I have enjoyed the game of tennis for decades and across many states. I have always had access to a tennis court but never owned one. Whereas sharing cars and bikes is a newer twist to the sharing economy, one might argue that tennis clubs were early movers who learned to share resources effectively. Turns out wind turbine manufacturers believe in the sharing economy as well, especially when it comes to expensive and large testing facilities. Clemson University Restoration Institute (CURI) Center combined with SCE&G Energy Innovation Center and Duke Energy eGRID lead the way by making it possible for wind turbine manufacturers from around the globe to pay to have their land-based as well as offshore wind turbines tested on huge and expensive equipment.
Right here in North Charleston, on the former Navy base, CURI is providing access to to plenty of engineers and PhD’s. The location offers master’s and doctorate degrees as well as certificates in computer engineering, computer science, cyber-security, and even digital production arts. These bright minds are essential to making the program work.
The SCE&G Energy Innovation Center (an 82,000 square foot building) at the same location houses the world’s largest wind turbine drivetrain testing rig. A grid-simulator (named Duke Energy eGRID) is also located at the facility. Thus, the turbine drivetrains can be tested inside before being sent to wind farms.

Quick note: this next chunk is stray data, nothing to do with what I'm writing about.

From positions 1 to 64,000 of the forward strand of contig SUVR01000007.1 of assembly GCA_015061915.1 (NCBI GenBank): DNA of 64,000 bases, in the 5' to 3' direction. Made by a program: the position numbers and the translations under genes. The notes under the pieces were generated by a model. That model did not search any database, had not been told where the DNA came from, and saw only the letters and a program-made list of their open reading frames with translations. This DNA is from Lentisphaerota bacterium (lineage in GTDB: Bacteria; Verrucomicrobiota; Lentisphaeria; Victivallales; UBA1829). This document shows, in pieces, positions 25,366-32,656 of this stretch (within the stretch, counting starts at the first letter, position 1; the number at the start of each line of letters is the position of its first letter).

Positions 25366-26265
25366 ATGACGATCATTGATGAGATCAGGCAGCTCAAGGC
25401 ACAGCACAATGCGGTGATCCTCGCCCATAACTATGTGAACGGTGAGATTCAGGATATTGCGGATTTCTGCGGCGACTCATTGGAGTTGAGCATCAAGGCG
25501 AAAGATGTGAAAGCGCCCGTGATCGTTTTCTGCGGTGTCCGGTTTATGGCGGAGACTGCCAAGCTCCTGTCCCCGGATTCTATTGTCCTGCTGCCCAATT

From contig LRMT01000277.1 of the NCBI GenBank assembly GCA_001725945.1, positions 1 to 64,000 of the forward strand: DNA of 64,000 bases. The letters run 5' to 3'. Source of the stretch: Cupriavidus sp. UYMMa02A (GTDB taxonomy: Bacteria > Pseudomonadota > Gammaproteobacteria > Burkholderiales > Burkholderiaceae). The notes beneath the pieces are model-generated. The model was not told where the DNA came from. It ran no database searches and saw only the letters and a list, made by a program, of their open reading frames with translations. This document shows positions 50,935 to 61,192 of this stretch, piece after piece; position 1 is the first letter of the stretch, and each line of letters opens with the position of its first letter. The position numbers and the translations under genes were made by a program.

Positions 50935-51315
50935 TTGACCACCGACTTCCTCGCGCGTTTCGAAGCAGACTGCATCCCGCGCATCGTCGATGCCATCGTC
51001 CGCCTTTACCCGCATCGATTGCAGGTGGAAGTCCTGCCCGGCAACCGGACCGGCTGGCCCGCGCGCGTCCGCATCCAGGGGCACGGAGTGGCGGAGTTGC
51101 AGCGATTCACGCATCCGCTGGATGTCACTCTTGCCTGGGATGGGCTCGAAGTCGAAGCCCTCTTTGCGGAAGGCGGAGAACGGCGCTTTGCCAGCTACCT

Clemson and Charleston are today shaping tomorrow’s energy future.
Who pays for all of this? The $100M facility was started with $45M of US federal funding, a $3.5M gift from SCE&G, a $5M contribution from Duke Energy, and an incredible fundraising effort by CURI whose Executive Director is Elizabeth Colbert-Busch. Now, in a model not so different to the way I pay for access to a tennis court, large corporations pay CURI for access to equipment and people they need but wouldn’t have been able to fund on their own. MHI Vestas (parent companies Mitsubishi Heavy Industries, Ltd and Vestas Wind Systems) and General Electric are two examples.
Vestas Wind Systems is a wind turbine manufacturer headquartered in Denmark with manufacturing also in Pueblo, Colorado. Danish farmers commonly used windmills (you know, the beautiful kind) to grind grain as early as the 1840’s. So, I should not be surprised that Vestas (according to Wikipedia) is the world’s largest wind turbine company.
General Electric is also a huge manufacturer of wind turbines with more than 35,000 wind turbines installed globally. Although their stated goal is to make them smaller, that is not the case as seen in the picture with my mother’s Mustang. The huge Haliade-X12 MW claims to be the world’s most powerful offshore wind turbine providing enough power for 16,000 European homes. Wow. The 12MW indicates that at peak performance the wind turbine has a 12 MW capacity. GE is also quite proud to report the 63% capacity factor for this wind turbine. Capacity factor is the average power generated divided by the rated peak power.
Dozens of Clemson engineers and graduate interns are providing these services and conducting research around this cutting edge technology. Everything they touch is new and different so they are not just meeting basic standards but are also establishing best practices. Clemson and Charleston are today shaping tomorrow’s energy future.